Spending Christmas with another family is a bit of a challenge. The music playlist is not what you expected, the food doesn't taste like what you're used to, and you don't feel that confident interrupting the person who is talking nonsense. Everything is the same, but different. But imagine the holiday season on the other side of the Earth... It's blazing, Santa is wearing shorts, and the neighborhood python popped into your house to say hi. Yes, I'm talking about Australia. For your understanding of one of the most popular celebrations in the world, here are some tweets that sum up what it is really like in the Southern hemisphere.
According to WhyChristmas, one of the largest Christmas information sites on the web, in Australia, Christmas comes in towards the beginning of the summer holidays—Children have their summer holidays from mid-December to early February, so some people might even be camping at Christmas.
"The temperature is normally in the mid to high 20 degrees Celsius; this makes it good weather to head to the beach or just the outdoors generally at Christmas time," the founder of the website and Christmas-loving web designer James Cooper told Bored Panda.
Cooper said Christmas in Australia is full of what we consider traditional Western Christmas items, like trees, wreaths, and, yes, fake snow. "Although the latter is rather odd, it's also part of a proper Christmas for many Australians."
Dani, a marshmallow maker from Sydney, confirmed the weather on Christmas Day is usually hot, but said it was a bit cooler and wetter this year. "We have had rain lately with humidity of 90%," Dani told Bored Panda.
"Because I've grown up with hot Christmases, I'm used to it being portrayed differently in the media. It is strange, though, because we all have large meals with hot, traditional food despite not being the weather for it! Lots of turkey, ham, and baked goods."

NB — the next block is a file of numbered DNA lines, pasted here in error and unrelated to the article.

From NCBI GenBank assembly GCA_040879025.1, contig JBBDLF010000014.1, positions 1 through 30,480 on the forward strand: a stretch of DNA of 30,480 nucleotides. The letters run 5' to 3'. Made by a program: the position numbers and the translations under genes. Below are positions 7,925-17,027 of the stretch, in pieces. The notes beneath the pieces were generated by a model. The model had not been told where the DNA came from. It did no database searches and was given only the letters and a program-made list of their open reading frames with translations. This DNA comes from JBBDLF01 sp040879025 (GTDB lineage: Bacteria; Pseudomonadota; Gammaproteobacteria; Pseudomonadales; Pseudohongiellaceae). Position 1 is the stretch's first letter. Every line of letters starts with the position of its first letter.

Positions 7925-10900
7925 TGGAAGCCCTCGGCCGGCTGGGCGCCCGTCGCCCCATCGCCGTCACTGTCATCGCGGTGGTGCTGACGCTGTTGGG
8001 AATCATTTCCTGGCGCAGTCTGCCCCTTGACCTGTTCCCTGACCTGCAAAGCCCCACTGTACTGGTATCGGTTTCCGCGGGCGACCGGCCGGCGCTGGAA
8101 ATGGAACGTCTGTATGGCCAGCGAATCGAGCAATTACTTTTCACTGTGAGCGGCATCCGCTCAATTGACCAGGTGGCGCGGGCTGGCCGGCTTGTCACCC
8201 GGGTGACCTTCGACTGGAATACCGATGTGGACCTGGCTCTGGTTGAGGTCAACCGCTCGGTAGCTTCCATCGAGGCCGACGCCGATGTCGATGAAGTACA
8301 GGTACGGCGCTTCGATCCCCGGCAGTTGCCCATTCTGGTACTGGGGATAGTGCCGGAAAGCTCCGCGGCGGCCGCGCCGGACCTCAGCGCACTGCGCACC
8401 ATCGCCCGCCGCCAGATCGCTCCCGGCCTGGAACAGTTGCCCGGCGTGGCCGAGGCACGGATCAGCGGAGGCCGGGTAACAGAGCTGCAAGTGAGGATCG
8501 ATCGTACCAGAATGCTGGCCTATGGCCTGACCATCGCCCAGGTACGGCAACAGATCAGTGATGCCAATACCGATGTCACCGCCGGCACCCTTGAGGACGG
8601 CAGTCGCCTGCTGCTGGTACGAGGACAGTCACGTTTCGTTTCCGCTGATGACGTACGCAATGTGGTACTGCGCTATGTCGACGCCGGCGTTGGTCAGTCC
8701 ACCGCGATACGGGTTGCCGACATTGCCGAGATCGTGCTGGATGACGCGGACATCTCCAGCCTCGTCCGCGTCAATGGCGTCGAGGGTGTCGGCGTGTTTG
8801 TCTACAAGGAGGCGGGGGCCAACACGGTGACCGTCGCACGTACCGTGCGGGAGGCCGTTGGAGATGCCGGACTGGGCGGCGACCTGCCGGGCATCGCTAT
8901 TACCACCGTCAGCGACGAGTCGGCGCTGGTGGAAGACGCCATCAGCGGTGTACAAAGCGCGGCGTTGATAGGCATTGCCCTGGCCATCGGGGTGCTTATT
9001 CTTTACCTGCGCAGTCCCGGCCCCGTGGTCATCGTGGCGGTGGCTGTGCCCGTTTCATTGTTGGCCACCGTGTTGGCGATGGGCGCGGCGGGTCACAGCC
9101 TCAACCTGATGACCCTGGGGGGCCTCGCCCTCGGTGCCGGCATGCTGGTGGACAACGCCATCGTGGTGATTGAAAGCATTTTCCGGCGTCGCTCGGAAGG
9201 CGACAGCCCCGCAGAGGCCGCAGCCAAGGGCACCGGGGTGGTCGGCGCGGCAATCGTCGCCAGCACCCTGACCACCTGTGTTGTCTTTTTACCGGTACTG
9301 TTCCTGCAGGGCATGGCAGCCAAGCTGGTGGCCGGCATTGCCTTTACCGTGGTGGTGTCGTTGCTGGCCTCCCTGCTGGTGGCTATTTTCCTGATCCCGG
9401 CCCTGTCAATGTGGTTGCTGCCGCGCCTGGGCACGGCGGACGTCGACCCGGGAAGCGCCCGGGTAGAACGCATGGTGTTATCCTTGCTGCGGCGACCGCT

On Christmas Eve, many Australians rush to fish markets to buy fresh seafood for Christmas Day. Some like to have the 'traditional' Christmas pudding, but there might also be cold desserts like pavlova and trifle.
Most families try to be home together for Christmas and eat the main meal at lunch. They might have a cold Christmas dinner or a barbecue with seafood such as prawns and lobsters along with the 'traditional English' food. Families normally exchange presents on Christmas Day too.
Depending on the weather, Dani's family either sit outside in the backyard for Christmas lunch or inside with the air conditioning keeping them cool. "There's also lots of fresh seafood like oysters and prawns. Our fish markets are open nonstop in the days leading up to Christmas due to the demand—you can go and buy seafood at 2 am!"
"Carol singing concerts are very popular in Australia," Cooper explained. "Every state capital will have a Carols by Candlelight service/concert and they're broadcast on TV. There are also outdoor Christmas pageants and firework displays, etc."
On Boxing Day, people tend to visit their friends and often have barbecues with them at the beach. To top it all off, there's a famous yacht race from Sydney to Hobart, Tasmania, held on Boxing Day as well.
Now, I don't know if any of the gazillion creatures that can kill you in Australia take the holiday season off, but so far, Christmas sounds like a blast in the land Down Under!